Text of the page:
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BuildSys 2012

The world is increasingly experiencing a strong need for energy consumption reduction and for efficient use of scarce natural resources. Official studies report that buildings account for the largest portion of World’s energy expenditure and have the fastest growth rate. Information technology such as cyber-physical systems, wireless sensor networks, embedded control, computational modelling, machine learning, and simulation tools play a key role in enabling energy-saving measures for buildings, its surrounding spaces, and other networks such as smart grid and smart water networks that they connect to. We are interested in a life-cycle perspective across design, construction, and operation of buildings, and in energy consumption in both direct (electricity, gas etc.) and indirect (embedded energy in water) forms.

Challenges and Visions Awards

In order to encourage researchers to present truly visionary concepts on the interface between information technology and sustainability, BuildSys 2012 in cooperation with the Computing Community Consortium is offering awards to three regular papers that will be presented in a special Challenges and Visions session: first prize $1000, second prize $750, and third prize $500, to be awarded as honorary prizes.

The workshop will be held on Nov. 6th, collocated with SenSys 2012, in Toronto, Canada.

For more information, specific topics of interest and submission details, please visit BuildSys Website

Important Dates

Paper/Poster submission deadline: Monday, July 30, 2012
Demo submission deadline: Monday, September 3, 2012
Notification of acceptance: Friday, September 14, 2012
Camera Ready Due: Monday, October 1, 2012
Workshop and Demo Session date: November 6, 2012

ACM BuildSys 2010

The 2nd ACM Workshop On Embedded Sensing Systems For Energy-Efficiency In Buildings and Surroundings will be held in conjunction with ACM SenSys 2010, in Zurich, Switzerland – November 2, 2010.

The World is increasingly experiencing a strong need for energy consumption reduction and a need for efficient use of scarce natural resources. Official studies report that buildings account for the largest portion of World’s energy expenditure and have the fastest growth rate. Clearly, energy saving strategies that target energy use in buildings and surroundings can have a major impact worldwide, driving the current energy market toward self-sufficiency and self-sustainability. This calls for effective techniques and methods that enable accurate carbon foot printing, monitoring and control of appliance activity, energy auditing and management in buildings and surroundings and the generation of energy awareness.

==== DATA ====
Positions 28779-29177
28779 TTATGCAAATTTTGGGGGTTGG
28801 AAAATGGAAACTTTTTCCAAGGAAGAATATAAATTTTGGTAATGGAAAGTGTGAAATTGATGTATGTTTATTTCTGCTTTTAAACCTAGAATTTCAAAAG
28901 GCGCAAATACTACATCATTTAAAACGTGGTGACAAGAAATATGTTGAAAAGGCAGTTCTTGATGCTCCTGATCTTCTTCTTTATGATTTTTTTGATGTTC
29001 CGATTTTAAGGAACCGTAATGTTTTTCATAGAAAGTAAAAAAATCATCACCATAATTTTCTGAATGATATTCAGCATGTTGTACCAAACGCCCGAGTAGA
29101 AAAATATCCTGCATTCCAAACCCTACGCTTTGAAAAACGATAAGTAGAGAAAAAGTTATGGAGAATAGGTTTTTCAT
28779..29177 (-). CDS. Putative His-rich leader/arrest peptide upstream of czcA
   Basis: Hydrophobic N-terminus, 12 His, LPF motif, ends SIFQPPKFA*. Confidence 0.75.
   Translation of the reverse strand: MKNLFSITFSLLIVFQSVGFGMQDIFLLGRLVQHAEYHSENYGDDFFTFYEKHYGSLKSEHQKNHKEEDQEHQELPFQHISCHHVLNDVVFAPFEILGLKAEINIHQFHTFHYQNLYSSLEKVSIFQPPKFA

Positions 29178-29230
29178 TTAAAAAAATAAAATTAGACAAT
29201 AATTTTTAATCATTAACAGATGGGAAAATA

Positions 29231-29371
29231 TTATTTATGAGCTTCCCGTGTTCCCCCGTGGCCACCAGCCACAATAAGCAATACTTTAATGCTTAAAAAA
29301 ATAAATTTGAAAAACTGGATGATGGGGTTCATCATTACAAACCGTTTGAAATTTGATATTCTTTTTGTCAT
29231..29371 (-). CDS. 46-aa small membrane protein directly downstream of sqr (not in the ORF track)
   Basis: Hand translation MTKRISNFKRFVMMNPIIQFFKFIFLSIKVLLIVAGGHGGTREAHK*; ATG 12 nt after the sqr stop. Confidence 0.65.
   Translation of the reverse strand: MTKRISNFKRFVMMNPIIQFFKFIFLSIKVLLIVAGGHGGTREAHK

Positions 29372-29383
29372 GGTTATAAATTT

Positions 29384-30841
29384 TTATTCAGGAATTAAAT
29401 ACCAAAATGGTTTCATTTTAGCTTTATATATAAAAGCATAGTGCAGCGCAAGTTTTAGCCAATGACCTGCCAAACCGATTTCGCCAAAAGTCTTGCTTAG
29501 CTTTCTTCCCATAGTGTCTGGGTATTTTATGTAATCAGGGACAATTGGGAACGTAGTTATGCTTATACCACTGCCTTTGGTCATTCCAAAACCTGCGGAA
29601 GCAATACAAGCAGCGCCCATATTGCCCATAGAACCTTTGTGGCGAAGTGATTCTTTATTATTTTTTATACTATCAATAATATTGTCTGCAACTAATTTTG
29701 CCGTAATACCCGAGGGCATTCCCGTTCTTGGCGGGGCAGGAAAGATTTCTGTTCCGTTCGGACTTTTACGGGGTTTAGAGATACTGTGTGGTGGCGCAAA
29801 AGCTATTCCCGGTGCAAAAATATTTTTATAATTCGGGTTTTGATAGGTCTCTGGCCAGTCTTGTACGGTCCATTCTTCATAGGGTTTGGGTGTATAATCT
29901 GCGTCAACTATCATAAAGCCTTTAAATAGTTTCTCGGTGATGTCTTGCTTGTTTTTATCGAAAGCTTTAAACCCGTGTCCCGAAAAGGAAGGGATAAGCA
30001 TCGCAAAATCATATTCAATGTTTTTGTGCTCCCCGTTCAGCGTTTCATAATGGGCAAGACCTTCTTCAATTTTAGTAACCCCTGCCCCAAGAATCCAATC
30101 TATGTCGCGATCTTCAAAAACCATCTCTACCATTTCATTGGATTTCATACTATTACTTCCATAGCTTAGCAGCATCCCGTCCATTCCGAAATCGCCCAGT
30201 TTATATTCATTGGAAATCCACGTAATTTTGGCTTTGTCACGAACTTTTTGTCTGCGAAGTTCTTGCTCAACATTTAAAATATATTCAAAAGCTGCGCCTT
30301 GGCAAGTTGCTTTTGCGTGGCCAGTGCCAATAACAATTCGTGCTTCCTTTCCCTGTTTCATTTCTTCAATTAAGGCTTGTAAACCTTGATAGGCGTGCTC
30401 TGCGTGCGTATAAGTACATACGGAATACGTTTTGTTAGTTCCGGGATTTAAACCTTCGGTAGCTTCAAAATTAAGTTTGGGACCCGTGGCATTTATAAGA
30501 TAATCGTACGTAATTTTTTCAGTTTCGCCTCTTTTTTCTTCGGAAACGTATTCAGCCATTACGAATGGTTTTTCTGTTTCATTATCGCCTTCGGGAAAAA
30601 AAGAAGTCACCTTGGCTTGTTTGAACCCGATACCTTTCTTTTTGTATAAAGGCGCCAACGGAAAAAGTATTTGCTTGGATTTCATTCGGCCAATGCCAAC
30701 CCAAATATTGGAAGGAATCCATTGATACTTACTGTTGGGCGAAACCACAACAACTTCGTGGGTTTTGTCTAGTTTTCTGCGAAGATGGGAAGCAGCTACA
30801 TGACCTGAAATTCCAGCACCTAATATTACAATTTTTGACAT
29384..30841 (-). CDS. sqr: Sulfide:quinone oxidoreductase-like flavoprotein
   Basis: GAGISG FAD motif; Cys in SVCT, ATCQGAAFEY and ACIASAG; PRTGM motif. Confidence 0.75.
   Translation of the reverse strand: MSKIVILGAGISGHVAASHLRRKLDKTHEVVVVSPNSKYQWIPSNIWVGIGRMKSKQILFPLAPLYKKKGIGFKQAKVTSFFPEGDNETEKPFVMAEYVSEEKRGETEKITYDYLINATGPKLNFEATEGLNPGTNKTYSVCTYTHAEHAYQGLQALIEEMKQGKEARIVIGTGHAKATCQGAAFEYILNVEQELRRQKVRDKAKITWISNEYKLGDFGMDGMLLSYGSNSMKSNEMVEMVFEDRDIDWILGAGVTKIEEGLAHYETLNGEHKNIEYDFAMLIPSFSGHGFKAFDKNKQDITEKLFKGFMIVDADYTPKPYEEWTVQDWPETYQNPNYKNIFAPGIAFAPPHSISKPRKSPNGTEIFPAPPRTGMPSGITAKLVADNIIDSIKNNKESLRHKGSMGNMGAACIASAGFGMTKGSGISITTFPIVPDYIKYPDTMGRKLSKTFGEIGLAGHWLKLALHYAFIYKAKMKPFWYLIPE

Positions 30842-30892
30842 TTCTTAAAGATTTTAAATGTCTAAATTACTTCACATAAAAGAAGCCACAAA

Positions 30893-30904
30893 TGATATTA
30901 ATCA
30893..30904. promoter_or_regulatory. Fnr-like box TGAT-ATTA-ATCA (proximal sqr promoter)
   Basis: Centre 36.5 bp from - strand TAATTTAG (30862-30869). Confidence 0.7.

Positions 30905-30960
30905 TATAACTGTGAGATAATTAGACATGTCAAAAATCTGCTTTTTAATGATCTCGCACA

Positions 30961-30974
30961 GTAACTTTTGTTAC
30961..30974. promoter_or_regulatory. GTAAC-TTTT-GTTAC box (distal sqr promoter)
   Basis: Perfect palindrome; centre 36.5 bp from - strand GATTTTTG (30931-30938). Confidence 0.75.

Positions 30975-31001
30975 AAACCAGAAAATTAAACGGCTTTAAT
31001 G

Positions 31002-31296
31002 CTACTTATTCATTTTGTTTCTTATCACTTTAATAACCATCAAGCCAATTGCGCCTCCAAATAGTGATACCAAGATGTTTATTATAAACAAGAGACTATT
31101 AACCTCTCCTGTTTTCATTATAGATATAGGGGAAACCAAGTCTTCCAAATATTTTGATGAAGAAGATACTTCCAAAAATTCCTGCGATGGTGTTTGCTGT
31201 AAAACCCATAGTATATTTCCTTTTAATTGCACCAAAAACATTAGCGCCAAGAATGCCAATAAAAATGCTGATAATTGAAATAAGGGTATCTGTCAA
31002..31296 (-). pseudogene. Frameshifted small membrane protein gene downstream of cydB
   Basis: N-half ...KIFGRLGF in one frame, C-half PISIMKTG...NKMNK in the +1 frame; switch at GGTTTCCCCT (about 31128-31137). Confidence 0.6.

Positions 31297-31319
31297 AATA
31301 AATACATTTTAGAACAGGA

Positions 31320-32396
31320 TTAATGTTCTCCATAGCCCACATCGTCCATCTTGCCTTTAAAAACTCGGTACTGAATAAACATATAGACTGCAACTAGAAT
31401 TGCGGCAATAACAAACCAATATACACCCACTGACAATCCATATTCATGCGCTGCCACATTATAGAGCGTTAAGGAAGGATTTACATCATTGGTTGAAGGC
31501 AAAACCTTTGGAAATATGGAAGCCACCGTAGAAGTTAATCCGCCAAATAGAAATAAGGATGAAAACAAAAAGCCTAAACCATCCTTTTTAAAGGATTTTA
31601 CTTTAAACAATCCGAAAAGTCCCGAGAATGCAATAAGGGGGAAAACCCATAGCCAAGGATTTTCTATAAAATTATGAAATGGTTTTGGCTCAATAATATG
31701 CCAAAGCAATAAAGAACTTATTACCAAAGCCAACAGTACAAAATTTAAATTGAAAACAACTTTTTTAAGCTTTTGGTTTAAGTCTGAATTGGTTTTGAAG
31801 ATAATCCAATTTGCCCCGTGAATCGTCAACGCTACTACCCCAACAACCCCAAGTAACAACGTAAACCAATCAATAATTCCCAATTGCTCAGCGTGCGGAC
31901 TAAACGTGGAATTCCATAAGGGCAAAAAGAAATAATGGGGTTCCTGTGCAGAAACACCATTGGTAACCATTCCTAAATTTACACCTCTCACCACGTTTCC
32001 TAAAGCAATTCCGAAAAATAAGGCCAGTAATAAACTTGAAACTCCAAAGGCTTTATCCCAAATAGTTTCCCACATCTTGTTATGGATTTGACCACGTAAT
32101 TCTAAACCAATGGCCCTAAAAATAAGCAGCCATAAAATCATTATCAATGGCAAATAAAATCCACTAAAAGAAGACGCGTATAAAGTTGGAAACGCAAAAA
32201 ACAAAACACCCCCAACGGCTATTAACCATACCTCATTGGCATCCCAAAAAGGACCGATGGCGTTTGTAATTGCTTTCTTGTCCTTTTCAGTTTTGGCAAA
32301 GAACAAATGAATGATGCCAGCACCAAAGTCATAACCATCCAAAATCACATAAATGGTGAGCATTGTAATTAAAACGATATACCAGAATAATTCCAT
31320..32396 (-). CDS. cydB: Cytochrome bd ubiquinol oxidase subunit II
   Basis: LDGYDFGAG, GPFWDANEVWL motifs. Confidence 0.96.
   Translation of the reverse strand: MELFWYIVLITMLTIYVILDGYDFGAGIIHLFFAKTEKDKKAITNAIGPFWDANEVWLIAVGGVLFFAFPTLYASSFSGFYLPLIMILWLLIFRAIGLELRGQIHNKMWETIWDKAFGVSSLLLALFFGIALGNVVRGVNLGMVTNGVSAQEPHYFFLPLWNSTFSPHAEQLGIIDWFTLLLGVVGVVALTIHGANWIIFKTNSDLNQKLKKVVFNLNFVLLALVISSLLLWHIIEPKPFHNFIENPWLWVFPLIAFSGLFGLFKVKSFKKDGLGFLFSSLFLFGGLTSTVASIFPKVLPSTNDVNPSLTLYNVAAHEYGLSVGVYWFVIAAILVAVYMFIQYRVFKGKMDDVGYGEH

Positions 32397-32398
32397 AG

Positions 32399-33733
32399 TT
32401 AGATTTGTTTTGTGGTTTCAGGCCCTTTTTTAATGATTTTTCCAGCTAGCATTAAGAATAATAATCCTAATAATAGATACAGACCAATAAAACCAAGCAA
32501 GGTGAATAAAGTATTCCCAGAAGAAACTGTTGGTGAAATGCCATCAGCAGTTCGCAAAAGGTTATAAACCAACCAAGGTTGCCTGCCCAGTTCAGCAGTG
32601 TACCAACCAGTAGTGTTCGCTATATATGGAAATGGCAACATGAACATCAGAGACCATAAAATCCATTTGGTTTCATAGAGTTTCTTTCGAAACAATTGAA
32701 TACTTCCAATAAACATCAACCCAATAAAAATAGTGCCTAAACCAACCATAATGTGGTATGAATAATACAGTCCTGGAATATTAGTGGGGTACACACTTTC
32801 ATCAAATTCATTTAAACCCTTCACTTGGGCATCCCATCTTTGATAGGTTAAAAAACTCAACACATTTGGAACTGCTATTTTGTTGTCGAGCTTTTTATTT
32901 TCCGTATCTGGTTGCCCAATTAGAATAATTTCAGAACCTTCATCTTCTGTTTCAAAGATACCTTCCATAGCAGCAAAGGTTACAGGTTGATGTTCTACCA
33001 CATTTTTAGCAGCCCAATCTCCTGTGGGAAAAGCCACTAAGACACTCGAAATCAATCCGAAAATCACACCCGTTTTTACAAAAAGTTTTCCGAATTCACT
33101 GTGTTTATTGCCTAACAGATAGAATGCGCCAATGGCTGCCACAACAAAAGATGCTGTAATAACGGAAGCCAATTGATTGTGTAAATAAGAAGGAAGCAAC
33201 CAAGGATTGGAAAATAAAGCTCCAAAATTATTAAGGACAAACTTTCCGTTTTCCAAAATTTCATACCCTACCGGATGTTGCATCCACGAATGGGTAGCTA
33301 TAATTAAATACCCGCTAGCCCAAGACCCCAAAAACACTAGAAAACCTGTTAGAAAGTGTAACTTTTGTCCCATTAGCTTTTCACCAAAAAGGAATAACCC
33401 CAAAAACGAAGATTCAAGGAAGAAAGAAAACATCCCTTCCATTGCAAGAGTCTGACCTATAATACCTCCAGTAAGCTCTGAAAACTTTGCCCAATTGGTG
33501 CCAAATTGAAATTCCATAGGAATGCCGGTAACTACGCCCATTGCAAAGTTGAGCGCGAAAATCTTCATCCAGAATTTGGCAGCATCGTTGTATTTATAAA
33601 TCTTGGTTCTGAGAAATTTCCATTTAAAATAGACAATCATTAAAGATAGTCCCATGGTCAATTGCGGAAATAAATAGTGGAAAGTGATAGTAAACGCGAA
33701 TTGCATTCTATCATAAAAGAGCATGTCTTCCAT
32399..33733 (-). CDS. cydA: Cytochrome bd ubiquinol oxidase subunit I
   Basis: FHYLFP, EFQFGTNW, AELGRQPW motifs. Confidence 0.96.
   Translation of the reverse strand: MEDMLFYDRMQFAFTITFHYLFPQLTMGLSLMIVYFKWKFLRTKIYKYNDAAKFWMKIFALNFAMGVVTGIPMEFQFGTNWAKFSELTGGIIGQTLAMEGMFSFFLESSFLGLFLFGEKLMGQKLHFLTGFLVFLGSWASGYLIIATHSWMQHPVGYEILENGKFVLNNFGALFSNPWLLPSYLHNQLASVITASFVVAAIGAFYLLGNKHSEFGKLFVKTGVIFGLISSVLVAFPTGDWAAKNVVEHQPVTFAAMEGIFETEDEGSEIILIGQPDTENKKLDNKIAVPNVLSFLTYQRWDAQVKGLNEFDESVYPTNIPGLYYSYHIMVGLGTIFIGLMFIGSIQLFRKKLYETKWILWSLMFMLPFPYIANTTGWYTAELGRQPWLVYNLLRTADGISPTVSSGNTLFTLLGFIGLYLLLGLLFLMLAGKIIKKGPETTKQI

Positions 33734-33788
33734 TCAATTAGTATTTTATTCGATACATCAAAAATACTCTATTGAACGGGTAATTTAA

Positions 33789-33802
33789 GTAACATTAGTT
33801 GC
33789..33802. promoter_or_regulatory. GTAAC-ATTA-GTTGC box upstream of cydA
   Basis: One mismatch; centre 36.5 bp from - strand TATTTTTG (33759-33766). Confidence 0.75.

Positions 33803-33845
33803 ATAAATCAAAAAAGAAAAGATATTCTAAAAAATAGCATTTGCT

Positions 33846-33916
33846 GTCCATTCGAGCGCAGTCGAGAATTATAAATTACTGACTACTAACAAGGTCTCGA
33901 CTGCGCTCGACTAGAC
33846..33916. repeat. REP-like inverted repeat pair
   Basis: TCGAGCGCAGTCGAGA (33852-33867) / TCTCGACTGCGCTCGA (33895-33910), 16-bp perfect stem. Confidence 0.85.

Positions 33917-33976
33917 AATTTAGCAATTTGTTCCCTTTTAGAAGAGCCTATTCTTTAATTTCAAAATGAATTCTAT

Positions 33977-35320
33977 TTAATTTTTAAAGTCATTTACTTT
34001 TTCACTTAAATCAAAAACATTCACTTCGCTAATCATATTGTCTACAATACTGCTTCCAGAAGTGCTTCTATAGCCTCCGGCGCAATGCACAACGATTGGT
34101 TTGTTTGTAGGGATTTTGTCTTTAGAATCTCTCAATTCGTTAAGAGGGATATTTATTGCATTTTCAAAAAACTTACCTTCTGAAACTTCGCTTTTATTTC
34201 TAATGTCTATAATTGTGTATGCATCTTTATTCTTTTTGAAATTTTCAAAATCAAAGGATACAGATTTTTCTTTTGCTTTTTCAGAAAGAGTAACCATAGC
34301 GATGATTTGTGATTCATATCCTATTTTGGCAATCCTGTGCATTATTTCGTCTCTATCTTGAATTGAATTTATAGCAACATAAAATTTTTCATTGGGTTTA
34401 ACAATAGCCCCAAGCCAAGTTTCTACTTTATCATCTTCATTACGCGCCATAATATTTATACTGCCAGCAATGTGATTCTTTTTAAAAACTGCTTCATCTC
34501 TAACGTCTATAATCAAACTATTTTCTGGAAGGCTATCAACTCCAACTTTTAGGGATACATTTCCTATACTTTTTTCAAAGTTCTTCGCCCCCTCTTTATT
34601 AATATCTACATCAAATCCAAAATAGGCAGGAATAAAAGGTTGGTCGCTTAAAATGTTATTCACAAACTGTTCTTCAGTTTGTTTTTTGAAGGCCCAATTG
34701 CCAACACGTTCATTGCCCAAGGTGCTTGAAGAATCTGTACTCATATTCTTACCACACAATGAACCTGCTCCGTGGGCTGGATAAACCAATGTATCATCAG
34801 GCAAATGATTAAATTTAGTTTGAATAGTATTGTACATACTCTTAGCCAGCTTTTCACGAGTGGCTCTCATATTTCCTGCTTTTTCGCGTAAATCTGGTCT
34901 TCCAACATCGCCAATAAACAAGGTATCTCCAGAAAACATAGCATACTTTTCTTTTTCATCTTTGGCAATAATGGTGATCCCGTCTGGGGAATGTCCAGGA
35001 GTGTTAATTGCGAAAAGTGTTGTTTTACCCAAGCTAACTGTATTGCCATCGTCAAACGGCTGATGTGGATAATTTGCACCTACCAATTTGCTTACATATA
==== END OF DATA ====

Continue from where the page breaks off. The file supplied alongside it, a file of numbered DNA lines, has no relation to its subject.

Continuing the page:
Wireless sensor networks (WSNs) plays a key role in enabling energy-saving systems in buildings and surrounding spaces by providing a reliable, cost-effective and extensible solution that can be placed in existing as well as new structures and be controlled via the Internet. In fact, WSNs allow the monitoring of the energy consumption  in near-real time and, as such, they are an essential tool in the control loop that will be used in future structures for the generation and usage of diverse types of energy.

Following the success of the past edition of the workshop, BuildSys 2010 focuses on the intersection between WSNs and energy in buildings by merging experts in the WSN domain and experts in the Building/Energy community in order to identify innovative solutions which achieve the broad goal of energy-reduction.

CFP and more available here

Important dates

Submission deadline: 30 July 2010
Notification of acceptance: 7 September 2010
Camera Ready Due: 25 September 2010
Workshop date: 2 November 2010

Get Ready for Growth of the Smart Building Chips

Making buildings more energy-efficient has started to move into the national spotlight with President Obama’s green portion of the stimulus package. And it might be geeky, but wireless networks that will monitor energy consumption will play a significant role in efficient buildings. How significant? According to research from Instat chips and nodes used to build wireless networks based on the leading standard, 802.15.4, (the one the ZigBee specification is based on) will grow from 7 million in 2007 to 292 million in 2012 — that’s nearly 4,000 percent growth over the next five year period.

Smart energy will be the most common application for these 802.15.4-based wireless sensor networks, Instat notes. Those smart energy applications include embedding chips in meters to enable utilities to track customer’s energy consumption remotely, as well as chips for wireless sensor networks that monitor energy consumption in buildings.

 

More info here.